New York City agreed to hold off on requiring food delivery companies to share customer data with restaurants, the subject of a recent lawsuit by DoorDash Inc.
In a joint filing with the US District Court in Manhattan, the city said it will not enforce a new law requiring the disclosures while the lawsuit is pending, and DoorDash withdrew its request for an injunction to block enforcement.
DoorDash sued the city on September the 15th, calling a requirement that food delivery app companies provide customers’ names, phone numbers, email addresses and delivery addresses to restaurants a “shocking and invasive intrusion of consumers’ privacy.”
The San Francisco-based company also said the law would let restaurants “free-ride” on data they would not demand from in-person diners.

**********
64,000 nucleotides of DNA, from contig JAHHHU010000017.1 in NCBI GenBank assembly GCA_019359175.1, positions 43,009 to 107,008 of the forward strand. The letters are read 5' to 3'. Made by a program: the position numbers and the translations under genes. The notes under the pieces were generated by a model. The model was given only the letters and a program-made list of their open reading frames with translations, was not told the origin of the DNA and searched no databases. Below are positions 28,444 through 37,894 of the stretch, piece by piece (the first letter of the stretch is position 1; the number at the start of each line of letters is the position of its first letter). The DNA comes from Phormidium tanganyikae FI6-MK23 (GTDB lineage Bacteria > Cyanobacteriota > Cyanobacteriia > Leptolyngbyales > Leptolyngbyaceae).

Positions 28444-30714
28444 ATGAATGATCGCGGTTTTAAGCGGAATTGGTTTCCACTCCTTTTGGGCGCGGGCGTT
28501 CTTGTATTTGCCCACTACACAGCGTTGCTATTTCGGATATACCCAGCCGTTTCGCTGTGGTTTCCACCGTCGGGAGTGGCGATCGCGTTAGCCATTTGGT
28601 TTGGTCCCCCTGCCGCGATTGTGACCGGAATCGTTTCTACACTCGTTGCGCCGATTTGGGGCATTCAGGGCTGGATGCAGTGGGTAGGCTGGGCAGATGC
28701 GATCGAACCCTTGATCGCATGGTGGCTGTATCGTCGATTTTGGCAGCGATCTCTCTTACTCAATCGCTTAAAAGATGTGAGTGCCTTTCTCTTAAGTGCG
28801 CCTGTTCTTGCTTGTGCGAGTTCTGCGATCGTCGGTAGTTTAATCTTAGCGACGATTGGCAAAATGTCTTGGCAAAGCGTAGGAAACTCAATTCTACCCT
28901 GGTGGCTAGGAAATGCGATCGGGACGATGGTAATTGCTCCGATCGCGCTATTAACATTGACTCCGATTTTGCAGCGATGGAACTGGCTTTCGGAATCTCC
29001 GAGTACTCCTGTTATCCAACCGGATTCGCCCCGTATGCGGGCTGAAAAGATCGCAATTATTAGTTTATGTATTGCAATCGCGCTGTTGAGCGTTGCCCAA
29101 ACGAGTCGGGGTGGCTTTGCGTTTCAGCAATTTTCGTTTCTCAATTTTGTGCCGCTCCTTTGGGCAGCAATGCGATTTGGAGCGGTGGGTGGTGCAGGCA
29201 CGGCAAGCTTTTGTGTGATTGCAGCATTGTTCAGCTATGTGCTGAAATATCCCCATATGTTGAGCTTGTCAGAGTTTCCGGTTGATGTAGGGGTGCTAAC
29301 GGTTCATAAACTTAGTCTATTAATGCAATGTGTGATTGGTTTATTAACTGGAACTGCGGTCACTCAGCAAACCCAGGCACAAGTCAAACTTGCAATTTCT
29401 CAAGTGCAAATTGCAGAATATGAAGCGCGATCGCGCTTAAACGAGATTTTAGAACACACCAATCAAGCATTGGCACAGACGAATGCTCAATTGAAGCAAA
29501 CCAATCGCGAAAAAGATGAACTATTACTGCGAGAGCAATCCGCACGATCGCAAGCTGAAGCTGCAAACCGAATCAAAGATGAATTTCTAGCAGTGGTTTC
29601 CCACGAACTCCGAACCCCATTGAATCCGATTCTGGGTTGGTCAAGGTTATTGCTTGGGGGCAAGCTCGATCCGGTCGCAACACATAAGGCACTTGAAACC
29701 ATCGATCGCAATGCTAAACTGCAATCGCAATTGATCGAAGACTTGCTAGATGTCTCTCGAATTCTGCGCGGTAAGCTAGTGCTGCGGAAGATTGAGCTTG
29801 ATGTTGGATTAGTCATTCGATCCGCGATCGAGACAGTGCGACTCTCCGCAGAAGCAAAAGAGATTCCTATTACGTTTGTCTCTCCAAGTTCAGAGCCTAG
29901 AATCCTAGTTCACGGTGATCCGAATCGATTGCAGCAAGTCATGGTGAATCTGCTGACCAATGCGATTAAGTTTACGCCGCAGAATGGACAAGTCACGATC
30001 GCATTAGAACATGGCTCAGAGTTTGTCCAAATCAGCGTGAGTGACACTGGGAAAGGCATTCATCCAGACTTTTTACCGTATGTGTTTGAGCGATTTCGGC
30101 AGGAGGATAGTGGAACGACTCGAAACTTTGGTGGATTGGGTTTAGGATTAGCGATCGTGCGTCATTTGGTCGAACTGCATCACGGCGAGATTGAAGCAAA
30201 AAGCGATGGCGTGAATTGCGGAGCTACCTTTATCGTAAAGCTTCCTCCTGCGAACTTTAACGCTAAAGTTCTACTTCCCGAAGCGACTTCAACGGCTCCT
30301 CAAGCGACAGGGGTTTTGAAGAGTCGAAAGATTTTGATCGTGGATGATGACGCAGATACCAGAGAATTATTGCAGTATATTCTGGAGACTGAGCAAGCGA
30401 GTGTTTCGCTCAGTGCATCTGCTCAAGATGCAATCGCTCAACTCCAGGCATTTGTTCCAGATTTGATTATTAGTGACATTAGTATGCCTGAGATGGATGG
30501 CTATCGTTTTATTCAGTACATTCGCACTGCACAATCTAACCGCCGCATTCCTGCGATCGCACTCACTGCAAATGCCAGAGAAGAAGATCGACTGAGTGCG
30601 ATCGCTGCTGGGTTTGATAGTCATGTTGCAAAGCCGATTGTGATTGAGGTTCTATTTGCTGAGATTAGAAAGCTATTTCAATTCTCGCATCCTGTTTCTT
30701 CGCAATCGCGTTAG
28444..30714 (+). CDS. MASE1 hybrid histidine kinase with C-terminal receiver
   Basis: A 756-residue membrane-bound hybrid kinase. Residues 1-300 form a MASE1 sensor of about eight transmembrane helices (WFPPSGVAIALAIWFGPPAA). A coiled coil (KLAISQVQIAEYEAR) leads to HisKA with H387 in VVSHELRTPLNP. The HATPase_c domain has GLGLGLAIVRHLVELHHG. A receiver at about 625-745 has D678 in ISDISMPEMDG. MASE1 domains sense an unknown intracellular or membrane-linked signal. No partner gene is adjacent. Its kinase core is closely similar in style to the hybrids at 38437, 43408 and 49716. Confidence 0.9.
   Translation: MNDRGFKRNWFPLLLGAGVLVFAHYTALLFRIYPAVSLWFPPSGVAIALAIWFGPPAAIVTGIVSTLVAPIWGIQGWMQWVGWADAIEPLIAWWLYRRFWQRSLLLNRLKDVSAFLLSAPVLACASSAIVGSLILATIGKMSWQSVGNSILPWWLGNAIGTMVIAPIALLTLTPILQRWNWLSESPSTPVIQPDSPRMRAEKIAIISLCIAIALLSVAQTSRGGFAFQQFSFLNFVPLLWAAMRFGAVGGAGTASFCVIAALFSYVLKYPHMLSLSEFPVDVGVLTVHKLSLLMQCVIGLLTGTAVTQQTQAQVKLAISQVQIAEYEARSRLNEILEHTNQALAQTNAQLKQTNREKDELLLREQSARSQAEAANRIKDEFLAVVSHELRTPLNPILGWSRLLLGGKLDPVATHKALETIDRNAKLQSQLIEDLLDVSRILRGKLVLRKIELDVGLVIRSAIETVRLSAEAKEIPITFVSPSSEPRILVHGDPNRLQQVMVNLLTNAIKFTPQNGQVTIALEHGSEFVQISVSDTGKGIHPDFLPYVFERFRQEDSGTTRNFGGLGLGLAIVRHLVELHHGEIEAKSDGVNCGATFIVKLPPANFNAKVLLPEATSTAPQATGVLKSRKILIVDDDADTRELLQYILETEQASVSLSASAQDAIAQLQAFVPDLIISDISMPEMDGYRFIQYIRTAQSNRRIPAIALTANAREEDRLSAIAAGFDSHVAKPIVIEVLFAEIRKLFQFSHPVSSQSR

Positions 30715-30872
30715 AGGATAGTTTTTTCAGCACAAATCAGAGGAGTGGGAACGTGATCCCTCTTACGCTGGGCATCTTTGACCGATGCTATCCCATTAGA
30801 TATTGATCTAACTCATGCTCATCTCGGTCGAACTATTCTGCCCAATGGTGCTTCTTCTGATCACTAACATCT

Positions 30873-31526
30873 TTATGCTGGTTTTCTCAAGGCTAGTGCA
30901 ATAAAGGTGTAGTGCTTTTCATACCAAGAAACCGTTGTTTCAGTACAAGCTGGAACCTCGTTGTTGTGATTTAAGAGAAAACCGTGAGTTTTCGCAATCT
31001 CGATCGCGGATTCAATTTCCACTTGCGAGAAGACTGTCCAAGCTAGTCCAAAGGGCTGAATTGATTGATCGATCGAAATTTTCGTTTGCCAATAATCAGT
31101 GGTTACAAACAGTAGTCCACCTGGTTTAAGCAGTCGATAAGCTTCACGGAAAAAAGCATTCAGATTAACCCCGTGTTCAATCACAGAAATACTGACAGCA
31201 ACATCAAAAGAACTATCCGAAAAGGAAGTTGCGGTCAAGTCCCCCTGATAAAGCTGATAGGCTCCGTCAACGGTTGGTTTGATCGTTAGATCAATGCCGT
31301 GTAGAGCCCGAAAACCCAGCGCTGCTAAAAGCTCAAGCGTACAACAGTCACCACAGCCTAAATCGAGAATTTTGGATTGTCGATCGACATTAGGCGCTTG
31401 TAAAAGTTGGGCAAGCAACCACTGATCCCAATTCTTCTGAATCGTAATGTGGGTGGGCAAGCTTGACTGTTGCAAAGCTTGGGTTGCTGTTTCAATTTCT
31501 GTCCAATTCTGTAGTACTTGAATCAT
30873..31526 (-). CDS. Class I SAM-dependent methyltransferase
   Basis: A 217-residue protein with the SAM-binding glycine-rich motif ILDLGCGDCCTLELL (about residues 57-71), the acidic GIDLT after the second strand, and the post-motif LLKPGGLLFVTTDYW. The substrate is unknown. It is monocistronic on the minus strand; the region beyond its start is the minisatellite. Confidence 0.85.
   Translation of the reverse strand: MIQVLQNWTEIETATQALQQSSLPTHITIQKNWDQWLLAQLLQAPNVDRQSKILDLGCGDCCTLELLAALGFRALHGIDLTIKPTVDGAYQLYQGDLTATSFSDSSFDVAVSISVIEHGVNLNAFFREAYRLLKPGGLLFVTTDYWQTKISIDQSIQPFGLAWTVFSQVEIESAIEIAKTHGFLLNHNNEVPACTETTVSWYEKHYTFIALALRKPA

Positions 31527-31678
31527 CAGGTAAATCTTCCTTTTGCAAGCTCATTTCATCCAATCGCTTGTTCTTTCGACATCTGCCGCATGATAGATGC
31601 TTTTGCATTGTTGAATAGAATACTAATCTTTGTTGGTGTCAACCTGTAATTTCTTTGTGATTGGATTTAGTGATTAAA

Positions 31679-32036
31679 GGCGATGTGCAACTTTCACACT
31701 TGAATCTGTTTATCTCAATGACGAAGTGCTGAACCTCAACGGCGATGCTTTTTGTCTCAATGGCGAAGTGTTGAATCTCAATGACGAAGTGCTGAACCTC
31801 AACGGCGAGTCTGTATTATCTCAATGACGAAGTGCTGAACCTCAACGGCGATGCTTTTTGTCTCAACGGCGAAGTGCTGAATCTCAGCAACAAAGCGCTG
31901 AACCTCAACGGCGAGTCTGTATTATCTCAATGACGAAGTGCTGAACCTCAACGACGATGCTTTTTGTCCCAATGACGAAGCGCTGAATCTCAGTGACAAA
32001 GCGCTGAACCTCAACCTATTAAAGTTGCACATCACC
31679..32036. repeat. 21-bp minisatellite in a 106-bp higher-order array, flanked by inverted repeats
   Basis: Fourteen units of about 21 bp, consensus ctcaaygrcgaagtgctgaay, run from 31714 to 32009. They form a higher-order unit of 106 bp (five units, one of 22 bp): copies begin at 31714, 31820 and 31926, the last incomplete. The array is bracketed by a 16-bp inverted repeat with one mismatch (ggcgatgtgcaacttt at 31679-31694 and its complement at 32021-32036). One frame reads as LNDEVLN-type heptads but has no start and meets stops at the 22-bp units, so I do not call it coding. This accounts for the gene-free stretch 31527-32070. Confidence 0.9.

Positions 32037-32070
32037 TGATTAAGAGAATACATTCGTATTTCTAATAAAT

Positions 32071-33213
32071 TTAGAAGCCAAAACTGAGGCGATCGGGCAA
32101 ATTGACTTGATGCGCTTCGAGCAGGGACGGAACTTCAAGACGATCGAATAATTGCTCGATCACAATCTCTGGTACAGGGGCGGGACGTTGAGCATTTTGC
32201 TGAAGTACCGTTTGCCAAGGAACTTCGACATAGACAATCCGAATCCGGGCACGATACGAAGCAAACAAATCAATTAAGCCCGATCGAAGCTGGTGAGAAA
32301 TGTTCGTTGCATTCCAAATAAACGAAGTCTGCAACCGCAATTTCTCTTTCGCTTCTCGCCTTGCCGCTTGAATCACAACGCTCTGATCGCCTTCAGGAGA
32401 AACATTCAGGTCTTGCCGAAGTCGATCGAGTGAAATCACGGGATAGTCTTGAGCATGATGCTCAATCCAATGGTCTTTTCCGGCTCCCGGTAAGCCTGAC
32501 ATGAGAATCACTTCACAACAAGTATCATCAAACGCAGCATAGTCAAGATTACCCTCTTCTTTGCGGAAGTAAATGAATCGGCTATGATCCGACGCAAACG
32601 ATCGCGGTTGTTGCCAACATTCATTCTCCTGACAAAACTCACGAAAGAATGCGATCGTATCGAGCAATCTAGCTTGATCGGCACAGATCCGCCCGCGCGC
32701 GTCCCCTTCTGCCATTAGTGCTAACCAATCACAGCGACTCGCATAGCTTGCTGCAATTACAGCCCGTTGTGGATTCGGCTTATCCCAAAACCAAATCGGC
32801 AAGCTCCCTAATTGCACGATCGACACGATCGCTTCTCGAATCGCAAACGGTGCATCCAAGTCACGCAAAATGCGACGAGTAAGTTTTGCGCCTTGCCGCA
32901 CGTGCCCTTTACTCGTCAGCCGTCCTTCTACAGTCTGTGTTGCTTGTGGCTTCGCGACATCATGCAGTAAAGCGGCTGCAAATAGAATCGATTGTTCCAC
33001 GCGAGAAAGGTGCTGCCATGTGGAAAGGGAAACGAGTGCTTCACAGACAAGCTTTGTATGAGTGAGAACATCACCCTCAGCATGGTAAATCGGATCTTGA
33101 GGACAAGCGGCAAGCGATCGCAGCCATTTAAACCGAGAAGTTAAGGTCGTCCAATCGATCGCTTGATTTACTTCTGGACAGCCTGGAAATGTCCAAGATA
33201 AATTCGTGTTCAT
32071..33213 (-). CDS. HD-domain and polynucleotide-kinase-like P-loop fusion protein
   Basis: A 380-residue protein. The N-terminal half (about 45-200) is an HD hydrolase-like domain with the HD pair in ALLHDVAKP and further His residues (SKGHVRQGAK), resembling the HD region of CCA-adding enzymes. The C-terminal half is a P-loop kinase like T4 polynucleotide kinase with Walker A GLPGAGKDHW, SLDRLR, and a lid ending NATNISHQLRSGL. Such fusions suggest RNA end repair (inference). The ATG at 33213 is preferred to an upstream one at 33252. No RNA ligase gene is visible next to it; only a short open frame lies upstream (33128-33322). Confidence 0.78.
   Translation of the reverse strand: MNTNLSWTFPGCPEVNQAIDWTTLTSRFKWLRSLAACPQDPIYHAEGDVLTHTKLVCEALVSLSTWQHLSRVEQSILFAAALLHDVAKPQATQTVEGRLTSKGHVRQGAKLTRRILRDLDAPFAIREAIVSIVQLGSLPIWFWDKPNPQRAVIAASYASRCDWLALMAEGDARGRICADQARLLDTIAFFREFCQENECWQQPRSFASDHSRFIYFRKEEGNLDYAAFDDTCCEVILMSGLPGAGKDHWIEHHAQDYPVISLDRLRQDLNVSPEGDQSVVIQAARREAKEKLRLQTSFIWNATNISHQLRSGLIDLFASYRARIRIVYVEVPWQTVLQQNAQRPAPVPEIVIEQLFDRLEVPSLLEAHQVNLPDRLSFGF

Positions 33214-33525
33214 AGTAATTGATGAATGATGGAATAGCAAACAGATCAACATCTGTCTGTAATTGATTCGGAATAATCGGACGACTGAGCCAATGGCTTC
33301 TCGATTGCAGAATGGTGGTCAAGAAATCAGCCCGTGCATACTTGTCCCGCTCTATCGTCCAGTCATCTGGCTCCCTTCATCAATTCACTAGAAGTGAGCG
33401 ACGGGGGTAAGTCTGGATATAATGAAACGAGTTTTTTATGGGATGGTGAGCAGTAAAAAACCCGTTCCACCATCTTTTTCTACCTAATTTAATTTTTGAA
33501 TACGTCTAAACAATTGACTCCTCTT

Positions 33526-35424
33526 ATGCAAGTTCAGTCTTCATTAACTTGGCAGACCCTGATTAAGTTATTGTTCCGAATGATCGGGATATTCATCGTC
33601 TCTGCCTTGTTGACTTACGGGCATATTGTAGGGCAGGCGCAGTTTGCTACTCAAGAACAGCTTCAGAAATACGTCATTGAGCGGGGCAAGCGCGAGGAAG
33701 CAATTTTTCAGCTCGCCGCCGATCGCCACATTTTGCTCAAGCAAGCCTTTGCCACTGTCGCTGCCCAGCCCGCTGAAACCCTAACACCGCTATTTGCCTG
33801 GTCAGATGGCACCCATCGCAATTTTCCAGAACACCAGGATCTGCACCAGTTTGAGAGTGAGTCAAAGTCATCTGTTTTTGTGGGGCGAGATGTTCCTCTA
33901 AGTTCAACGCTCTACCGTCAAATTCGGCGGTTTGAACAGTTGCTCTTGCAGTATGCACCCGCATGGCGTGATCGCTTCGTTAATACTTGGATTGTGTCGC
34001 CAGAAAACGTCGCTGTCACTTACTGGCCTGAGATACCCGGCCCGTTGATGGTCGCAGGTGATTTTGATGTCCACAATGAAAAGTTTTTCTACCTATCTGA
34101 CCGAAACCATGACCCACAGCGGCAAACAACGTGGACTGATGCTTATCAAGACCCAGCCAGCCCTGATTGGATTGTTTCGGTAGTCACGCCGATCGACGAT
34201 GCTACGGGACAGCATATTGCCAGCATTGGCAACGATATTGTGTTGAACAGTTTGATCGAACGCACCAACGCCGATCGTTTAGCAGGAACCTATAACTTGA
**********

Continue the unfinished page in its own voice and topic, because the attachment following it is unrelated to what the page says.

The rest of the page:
Since the COVID-19 pandemic began, New York City has tried to help restaurants that had resisted food delivery app fees as high as 30%, but which became more dependent on delivery as dining rooms closed or limited capacity and people ate at home.
In a separate case, DoorDash and rivals Grubhub Inc and Uber Eats sued the city on September the 9th over a law capping fees that delivery companies charge restaurants.
They said that law has cost them hundreds of millions of dollars in revenue.
The case is DoorDash Inc v City of New York, US District Court, Southern District of New York, No. 21-07695.
The team at Platform Executive hope you have enjoyed the ‘NYC will not enforce restaurant customer data-sharing law while DoorDash sues‘ article. Automatic translation from English to a growing list of languages via Google AI Cloud Translation. Initial reporting via our official content partners at Thomson Reuters. Reporting by Jonathan Stempel in New York. Additional reporting by Sara Merken. Editing by Bill Berkrot.
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